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It’s a nightmare scenario: You’re supposed to sleep through the 120-year journey to another star but you wake up way, way too soon. That’s what happens to Jim Preston (Chris Pratt) and Aurora Dunn (Jennifer Lawrence) onboard the starship Avalon, which is en route to establish a colony on the distant planet “Homestead” in the new movie Passengers. The film, which opens December 21, grapples with the technological and personal challenges of such an interminable journey, especially when—as they often do in the movies—things go wrong.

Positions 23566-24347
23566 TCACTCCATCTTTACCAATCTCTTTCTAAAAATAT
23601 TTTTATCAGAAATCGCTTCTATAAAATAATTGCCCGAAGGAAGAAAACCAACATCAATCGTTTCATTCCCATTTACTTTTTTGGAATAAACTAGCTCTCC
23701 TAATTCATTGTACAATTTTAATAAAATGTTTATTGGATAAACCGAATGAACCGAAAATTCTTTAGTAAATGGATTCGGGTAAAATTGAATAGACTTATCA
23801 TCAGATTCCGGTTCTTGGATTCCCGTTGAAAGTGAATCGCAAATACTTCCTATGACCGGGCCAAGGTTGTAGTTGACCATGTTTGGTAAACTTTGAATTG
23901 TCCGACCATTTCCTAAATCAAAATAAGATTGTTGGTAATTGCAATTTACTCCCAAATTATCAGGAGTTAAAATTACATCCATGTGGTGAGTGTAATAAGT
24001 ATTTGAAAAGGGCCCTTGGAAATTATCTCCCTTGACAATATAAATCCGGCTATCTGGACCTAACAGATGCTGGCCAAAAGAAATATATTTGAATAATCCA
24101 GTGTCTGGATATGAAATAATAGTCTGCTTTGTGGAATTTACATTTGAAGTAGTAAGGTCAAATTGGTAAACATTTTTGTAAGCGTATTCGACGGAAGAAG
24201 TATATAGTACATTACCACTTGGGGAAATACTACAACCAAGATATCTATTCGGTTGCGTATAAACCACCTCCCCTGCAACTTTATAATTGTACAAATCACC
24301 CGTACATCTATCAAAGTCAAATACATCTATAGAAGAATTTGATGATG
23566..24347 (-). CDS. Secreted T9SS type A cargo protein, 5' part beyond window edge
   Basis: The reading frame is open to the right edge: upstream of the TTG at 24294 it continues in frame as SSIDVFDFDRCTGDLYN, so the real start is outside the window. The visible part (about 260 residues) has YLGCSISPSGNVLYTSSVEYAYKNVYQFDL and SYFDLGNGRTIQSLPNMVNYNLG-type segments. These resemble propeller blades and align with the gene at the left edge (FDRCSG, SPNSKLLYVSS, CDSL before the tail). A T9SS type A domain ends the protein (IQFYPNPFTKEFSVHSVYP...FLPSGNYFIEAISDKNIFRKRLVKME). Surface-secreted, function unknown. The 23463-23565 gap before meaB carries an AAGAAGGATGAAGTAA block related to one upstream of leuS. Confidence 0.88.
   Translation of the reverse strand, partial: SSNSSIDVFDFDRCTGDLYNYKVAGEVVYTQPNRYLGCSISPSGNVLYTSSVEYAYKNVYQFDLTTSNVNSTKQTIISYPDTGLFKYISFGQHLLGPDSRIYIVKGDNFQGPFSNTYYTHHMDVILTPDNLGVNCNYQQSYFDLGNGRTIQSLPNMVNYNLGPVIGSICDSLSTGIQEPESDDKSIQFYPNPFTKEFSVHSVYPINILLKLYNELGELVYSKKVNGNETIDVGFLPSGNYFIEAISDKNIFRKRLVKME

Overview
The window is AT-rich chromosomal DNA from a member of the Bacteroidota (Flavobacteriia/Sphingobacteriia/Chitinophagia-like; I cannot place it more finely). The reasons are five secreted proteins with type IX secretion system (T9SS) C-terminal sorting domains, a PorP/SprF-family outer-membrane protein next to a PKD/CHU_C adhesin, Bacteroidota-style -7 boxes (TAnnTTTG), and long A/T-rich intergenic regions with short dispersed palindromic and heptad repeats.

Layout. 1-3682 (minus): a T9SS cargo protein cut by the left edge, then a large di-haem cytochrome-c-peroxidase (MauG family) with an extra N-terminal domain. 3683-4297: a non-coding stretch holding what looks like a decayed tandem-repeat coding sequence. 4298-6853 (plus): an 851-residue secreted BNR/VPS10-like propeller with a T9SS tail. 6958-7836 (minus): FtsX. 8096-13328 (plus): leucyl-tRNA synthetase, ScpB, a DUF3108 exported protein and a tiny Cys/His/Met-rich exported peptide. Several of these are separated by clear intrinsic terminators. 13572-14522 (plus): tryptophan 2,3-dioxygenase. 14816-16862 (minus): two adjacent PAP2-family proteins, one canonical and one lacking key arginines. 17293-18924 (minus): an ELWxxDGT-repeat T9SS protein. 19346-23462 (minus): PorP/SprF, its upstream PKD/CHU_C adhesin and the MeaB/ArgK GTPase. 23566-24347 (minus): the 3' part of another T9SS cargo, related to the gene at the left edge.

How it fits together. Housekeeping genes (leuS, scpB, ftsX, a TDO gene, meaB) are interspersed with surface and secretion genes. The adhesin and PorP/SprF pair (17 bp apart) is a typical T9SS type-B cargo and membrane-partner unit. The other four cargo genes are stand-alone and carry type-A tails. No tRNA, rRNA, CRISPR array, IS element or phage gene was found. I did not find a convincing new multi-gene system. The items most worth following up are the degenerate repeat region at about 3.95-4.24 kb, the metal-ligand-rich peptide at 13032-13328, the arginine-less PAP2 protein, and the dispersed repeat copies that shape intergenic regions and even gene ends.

The film features some impressive zero-gravity effects—most notably a scene in which the ship’s artificial gravity fails while one character is taking a swim in the onboard lap pool—and tantalizing visions of the kind of entertainment and amenities that might be available on a futuristic spaceship. But it shows that even the most tricked-out of luxury starships can be devastatingly boring and lonely when you know you won’t live to reach your destination.

Long duration interstellar travel is an oxymoron. It has to be extremely rapid to ever be remotely practical for humans. To read more, click here.